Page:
A fancy color diamond will make your engagement ring truly unique. Although quite expensive, it will provide a lifetime of joy.

Fancy Intense Purplish Pink Round Diamond Engagement Ring
This stunning engagement ring by Leibish features a 0.59-ct, round, fancy intense purplish pink diamond center stone and a halo of colorless and pink accent diamonds, set in 18k white and rose gold. The ring costs over $75,000.

Treated and Lab-Made Fancy Color Diamonds

You'll be pleased to find some fancy color diamond rings are well within most budgets. However, there's a catch. These stones are most likely either treated or created in a laboratory.

About a third of all colored diamonds receive their color artificially, not naturally. These are typically natural, colorless diamonds that can receive a variety of color treatments. Nevertheless, these diamonds are still quite striking and very affordable.

Black Diamond Solitaire Milgrain Side Stone Ring
Although rare black diamonds do occur in nature, most such stones on the market are actually treated. The 0.70-ct black diamond center stone in this 18k white gold solitaire ring by Leibish got its color by a heating technique. Still, this beautiful, vintage-style ring with pavé-set white diamond accents and a milgrain edge has a unique look. At $1,990, it also won't break the bank.

What are Lab-Created Diamonds?

Simply put, lab-created diamonds (sometimes called lab-made, synthetic, or just created diamonds) are diamonds grown in a lab. Instead of forming underground over billions of years, they develop under controlled physical conditions identical to those that mined diamonds endure, just at a greatly accelerated rate.

In every sense of the word, lab-created diamonds are real diamonds. They have the same optical, physical, and chemical properties as mined diamonds. Only their method of formation differs. As a result, lab-created diamonds have lower prices than their Earth-formed equivalents.

Fancy color diamonds can also be created in laboratories. These aren't natural, mined stones that receive color treatments. These diamonds are grown in a lab under the same conditions that cause the formation of colored diamonds underground. They're far less expensive than mined colored diamonds but still have the dramatic look that makes fancy color diamonds so appealing!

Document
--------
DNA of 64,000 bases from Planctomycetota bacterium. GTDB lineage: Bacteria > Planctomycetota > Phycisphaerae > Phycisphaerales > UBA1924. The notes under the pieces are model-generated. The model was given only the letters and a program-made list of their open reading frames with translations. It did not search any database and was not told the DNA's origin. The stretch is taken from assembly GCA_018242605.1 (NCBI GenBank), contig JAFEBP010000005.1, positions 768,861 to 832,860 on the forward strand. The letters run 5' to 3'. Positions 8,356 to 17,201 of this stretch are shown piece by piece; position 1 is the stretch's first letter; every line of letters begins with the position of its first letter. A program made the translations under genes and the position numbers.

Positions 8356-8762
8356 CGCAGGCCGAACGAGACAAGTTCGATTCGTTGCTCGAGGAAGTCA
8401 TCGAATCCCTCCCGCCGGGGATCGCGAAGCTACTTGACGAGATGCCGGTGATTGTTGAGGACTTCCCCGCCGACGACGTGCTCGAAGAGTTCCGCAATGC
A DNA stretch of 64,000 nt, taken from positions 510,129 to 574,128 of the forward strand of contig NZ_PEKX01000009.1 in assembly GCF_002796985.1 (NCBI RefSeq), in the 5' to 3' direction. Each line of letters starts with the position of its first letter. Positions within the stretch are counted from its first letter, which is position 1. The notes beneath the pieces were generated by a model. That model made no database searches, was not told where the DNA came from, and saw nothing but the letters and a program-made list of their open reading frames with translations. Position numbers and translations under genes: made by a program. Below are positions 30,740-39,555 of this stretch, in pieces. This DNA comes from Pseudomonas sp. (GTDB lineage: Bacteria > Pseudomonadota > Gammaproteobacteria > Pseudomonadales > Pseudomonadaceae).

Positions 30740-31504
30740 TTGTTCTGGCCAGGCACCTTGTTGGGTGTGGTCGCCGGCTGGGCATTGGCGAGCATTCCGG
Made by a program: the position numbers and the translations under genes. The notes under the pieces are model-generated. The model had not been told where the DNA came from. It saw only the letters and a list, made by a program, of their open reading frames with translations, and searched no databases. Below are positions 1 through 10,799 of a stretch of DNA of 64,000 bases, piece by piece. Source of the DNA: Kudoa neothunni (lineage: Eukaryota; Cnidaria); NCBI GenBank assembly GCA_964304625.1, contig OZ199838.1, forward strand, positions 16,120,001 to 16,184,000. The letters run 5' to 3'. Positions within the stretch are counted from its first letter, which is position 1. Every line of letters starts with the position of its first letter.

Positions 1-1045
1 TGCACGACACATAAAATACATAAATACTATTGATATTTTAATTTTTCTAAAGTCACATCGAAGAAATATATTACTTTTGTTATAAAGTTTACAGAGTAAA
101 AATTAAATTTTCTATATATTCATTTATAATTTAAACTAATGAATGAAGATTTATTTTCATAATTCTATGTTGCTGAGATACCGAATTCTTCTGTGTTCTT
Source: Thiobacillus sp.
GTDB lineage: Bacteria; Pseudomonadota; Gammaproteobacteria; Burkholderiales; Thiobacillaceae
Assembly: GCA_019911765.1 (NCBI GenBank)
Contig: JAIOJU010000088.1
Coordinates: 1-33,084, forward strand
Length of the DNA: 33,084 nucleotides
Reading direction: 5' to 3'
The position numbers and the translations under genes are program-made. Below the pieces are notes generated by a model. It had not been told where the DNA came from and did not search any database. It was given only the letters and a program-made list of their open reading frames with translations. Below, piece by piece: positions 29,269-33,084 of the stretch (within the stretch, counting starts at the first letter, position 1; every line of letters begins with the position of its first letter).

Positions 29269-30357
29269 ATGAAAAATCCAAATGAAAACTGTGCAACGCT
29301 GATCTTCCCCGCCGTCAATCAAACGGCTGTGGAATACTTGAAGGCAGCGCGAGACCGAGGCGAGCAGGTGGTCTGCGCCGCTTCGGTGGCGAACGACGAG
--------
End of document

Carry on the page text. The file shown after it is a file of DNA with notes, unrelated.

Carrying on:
James Allen carries lab-made colored diamonds. Used with permission.

Colorless Diamond Options

Would you rather stick to traditional white or colorless diamonds for your bridal jewelry? No worries. In the IGS Diamond Advice series, you can find lots of articles about buying white diamonds as well as diamond engagement ring guides. These articles can help you find the right diamond for a reasonable price. If you're eager to get started, check out our Ultimate Diamond Buying Guide.

If you like the classic look of colorless diamonds but still need to save more money, here are some additional options.

Treated Colorless Diamonds

Treated colorless diamonds are mined stones that have undergone a "beauty treatment" in a laboratory. These treatments can improve their appearance because they remove naturally occurring inclusions. These are tiny mineral objects or fractures inside the stone itself. If they can't remove the inclusions, the treatments can reduce their impact on a diamond's brilliance. (In terms of the Four Cs, these procedures improve a diamond's clarity).

The results are great looking, shiny diamonds that cost considerably less than their high-caliber, untreated counterparts. You and your partner are the only ones who'll know these stones had some help.

Lab-Made Colorless Diamonds

Let's come back to lab-grown diamonds. Just as these stones can save you money when shopping for fancy color diamonds, they can also save you money on colorless diamonds.